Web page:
Starting a New Business: Corporation, LLC or Partnership?

When you are forming a new business, an ounce of prevention really is worth a pound of cure.
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Abraham Lincoln once opined that “he who represents himself has a fool for a client.”

There are times when that holds true.

People frequently go it alone and turn to the Internet for forms and assistance when forming a company. Unfortunately, many of those DIYers wind up in my office with a mess on their hands. Forms obtained online may not conform to the requirements of a particular state. And, they frequently fail to address issues that develop when partners experience a falling out.


The personalized guidance of an attorney and accountant almost always proves invaluable. They will ensure that their clients understand the differences among different types of businesses …


A corporation is a legal entity, separate from those who create it, that is created to conduct business. A corporation can be taxed and held legally liable for its actions. The key benefit of corporate status is avoidance of personal liability. While double taxation is sometimes mentioned as a drawback to incorporation, S corporations avoid that situation by allowing income or losses to be passed through on individual tax returns, similar to a partnership.

A corporation (Inc.) has the following:

  • Articles of Incorporation
  • Directors/Officers
  • Shareholders
  • Shareholder Agreement
  • Stock
  • S Election (if applicable)



A partnership involves two or more people who agree to share in the profits or losses of a business. A partnership is not subject to taxes on profits — nor does it benefit from losses when making tax filings. Profits or losses are “passed through” to partners to report on their individual income tax returns. A primary concern may be liability. Each partner is personally liable for the financial obligations of the business. There are several types of partnerships: general (GP), limited (LP), limited liability (LLP), professional limited liability (PLLP).

A partnership has the following:

  • Articles of Formation
  • Partners (general or limited depending on the type of partnership)
  • Partnership Agreement


Limited Liability Company

The limited liability company, as an option, has gained popularity because it allows owners to take advantage of the benefits of both the corporation and partnership forms of business. Profits and losses can be passed through to owners without taxation of the business itself, and owners are shielded from personal liability.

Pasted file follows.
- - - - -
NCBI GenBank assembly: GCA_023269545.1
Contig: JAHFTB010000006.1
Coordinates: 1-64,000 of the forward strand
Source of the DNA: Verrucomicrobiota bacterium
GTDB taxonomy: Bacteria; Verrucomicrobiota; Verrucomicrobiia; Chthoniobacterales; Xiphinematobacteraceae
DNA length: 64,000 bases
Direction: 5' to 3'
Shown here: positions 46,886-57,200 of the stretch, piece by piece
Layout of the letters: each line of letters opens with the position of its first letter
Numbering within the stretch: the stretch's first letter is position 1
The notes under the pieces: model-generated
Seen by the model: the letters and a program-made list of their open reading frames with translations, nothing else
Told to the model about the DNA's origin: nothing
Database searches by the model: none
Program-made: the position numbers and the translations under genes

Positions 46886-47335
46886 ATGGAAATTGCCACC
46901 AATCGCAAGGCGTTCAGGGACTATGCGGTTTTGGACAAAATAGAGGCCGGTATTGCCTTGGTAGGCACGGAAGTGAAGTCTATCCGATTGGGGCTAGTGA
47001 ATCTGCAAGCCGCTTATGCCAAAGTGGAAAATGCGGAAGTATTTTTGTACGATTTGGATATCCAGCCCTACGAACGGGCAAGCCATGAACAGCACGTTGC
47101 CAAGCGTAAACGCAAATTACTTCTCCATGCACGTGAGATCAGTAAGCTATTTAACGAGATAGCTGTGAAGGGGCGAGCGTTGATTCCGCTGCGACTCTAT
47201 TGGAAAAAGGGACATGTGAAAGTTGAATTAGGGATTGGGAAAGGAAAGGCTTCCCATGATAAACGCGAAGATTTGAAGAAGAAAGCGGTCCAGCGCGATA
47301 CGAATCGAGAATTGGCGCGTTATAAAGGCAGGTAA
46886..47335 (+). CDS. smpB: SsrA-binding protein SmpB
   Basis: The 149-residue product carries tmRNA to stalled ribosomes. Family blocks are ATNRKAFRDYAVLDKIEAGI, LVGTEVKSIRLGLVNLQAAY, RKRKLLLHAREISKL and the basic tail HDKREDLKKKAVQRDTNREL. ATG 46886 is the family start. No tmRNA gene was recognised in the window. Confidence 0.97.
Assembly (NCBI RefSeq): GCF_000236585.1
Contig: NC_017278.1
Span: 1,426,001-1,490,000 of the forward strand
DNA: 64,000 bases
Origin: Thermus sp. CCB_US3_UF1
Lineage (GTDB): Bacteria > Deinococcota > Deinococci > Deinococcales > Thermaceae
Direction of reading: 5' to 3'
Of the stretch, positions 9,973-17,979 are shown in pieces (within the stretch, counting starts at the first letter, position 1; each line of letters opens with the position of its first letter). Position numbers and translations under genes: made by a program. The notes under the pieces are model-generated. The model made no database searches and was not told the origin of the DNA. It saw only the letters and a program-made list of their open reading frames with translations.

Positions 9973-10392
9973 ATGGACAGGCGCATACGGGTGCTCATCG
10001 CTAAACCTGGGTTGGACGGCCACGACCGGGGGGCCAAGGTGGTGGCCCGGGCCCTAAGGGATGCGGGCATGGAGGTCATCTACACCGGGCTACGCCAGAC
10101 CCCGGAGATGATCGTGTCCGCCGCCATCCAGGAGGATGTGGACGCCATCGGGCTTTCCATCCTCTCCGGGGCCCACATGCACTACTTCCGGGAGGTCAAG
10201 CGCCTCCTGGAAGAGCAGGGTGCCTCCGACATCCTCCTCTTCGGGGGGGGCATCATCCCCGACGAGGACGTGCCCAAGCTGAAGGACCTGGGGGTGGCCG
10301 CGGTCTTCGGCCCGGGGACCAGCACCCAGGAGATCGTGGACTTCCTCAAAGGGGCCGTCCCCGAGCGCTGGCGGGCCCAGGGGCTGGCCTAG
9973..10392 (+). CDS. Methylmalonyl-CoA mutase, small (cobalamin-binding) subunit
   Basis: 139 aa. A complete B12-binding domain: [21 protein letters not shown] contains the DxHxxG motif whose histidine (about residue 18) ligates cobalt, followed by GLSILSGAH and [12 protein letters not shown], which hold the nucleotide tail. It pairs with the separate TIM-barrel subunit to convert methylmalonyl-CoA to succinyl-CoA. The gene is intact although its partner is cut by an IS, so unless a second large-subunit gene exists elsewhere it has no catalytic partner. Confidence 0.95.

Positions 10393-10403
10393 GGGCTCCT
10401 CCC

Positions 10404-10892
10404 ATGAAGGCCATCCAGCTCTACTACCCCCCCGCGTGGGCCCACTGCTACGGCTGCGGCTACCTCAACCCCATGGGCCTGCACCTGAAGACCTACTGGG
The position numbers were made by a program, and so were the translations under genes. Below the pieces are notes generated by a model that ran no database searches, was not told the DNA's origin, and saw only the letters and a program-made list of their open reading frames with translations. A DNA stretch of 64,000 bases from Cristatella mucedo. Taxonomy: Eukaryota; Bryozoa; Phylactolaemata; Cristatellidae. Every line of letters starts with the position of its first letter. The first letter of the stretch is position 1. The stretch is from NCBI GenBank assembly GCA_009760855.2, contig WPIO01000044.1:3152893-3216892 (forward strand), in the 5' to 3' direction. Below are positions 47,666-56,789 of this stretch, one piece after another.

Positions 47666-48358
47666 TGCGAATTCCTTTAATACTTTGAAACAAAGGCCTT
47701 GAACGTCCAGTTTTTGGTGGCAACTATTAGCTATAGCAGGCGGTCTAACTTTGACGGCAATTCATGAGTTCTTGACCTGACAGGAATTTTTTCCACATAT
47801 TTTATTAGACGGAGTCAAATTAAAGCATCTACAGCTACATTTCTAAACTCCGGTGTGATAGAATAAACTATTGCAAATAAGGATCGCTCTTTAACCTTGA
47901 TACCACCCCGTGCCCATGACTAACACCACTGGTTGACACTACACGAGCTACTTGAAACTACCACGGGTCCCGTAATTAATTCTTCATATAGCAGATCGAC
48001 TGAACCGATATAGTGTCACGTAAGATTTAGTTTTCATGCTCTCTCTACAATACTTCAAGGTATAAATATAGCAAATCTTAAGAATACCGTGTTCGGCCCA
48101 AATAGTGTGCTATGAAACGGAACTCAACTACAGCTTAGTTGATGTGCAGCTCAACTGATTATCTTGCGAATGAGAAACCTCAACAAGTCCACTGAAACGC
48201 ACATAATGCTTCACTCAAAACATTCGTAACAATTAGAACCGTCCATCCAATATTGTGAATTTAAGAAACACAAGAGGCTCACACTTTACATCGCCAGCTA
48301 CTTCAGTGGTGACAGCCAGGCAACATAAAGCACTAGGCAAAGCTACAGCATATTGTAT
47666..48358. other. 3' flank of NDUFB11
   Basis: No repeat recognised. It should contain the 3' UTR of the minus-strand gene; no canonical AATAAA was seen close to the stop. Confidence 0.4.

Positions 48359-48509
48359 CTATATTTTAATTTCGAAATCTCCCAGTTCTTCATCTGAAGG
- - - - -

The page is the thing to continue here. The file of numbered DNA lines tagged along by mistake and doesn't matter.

A limited liability company (LLC) has the following:

  • Articles of Organization
  • Members
  • Managers/Managing Members
  • Operating Agreement
  • Membership Certificates


Areas to Consider Professional Advice

Attorneys and accountants also serve to ensure that their clients are mindful of important considerations in choosing which type of company to form …

Legal liability. Consideration must be given to whether the business lends itself to potential liability. If so, the owners can afford the risk of being held personally liable. That is, in case of a lawsuit or judgment against the business, no one can seize personal assets if the business is properly structured.

Tax implications. Are there opportunities to minimize taxation? Double taxation, a common disadvantage often associated with incorporation, can be avoided with S corporation status.

Cost of formation and ongoing administration. Tax advantages may not offer enough benefits to offset other costs of conducting business as a corporation.

Flexibility. It is important that ownership is structured to provide the necessary flexibility to meet the unique needs of a business as well as the personal needs of the owner(s), today and in the future.


Governing Documents

Governing documents including shareholder agreements, partnership agreements and operating agreements should, at a minimum, address the following questions …

  • What is each owner’s investment?
  • What are the responsibilities of each owner?
  • If an owner becomes disabled, incapacitated or dies, what happens?
  • Can owners have outside business interests?
  • How are conflicts resolved?
  • Who will manage the company?
  • Can membership interests be sold to third parties?
  • How will profits/losses be distributed?

Via these documents, potential difficulties are anticipated and addressed. I often tell clients caught up in the excitement that surrounds all new ventures that my role is to plan for the break-up, identify “what-if” scenarios and address possible future problems so as to avoid expensive litigation down the road.

When you are forming a new business, an ounce of prevention really is worth a pound of cure.

Categories: Legal Insights